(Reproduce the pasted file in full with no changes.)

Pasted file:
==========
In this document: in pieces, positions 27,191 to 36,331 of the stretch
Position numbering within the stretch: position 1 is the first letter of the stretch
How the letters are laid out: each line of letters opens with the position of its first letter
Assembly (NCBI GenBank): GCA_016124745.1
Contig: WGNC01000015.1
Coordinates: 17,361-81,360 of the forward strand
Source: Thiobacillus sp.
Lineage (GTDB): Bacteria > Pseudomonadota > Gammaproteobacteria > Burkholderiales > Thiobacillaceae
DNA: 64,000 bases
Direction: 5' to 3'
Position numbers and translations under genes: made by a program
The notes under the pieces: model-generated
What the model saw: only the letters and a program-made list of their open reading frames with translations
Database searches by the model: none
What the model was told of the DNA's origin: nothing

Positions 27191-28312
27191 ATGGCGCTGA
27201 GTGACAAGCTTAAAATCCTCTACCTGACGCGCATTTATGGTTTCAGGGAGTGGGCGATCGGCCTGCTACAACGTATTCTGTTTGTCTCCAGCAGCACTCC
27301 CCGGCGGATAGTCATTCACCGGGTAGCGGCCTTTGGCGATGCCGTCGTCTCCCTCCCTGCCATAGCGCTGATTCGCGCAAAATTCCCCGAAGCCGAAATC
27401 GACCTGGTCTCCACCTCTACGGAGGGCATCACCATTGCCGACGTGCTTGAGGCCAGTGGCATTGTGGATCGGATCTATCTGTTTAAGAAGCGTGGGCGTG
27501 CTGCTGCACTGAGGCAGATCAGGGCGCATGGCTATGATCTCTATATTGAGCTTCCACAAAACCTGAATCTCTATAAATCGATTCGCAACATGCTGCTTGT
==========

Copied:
In this document: in pieces, positions 27,191 to 36,331 of the stretch
Position numbering within the stretch: position 1 is the first letter of the stretch
How the letters are laid out: each line of letters opens with the position of its first letter
Assembly (NCBI GenBank): GCA_016124745.1
Contig: WGNC01000015.1
Coordinates: 17,361-81,360 of the forward strand
Source: Thiobacillus sp.
Lineage (GTDB): Bacteria > Pseudomonadota > Gammaproteobacteria > Burkholderiales > Thiobacillaceae
DNA: 64,000 bases
Direction: 5' to 3'
Position numbers and translations under genes: made by a program
The notes under the pieces: model-generated
What the model saw: only the letters and a program-made list of their open reading frames with translations
Database searches by the model: none
What the model was told of the DNA's origin: nothing

Positions 27191-28312
27191 ATGGCGCTGA
27201 GTGACAAGCTTAAAATCCTCTACCTGACGCGCATTTATGGTTTCAGGGAGTGGGCGATCGGCCTGCTACAACGTATTCTGTTTGTCTCCAGCAGCACTCC
27301 CCGGCGGATAGTCATTCACCGGGTAGCGGCCTTTGGCGATGCCGTCGTCTCCCTCCCTGCCATAGCGCTGATTCGCGCAAAATTCCCCGAAGCCGAAATC
27401 GACCTGGTCTCCACCTCTACGGAGGGCATCACCATTGCCGACGTGCTTGAGGCCAGTGGCATTGTGGATCGGATCTATCTGTTTAAGAAGCGTGGGCGTG
27501 CTGCTGCACTGAGGCAGATCAGGGCGCATGGCTATGATCTCTATATTGAGCTTCCACAAAACCTGAATCTCTATAAATCGATTCGCAACATGCTGCTTGT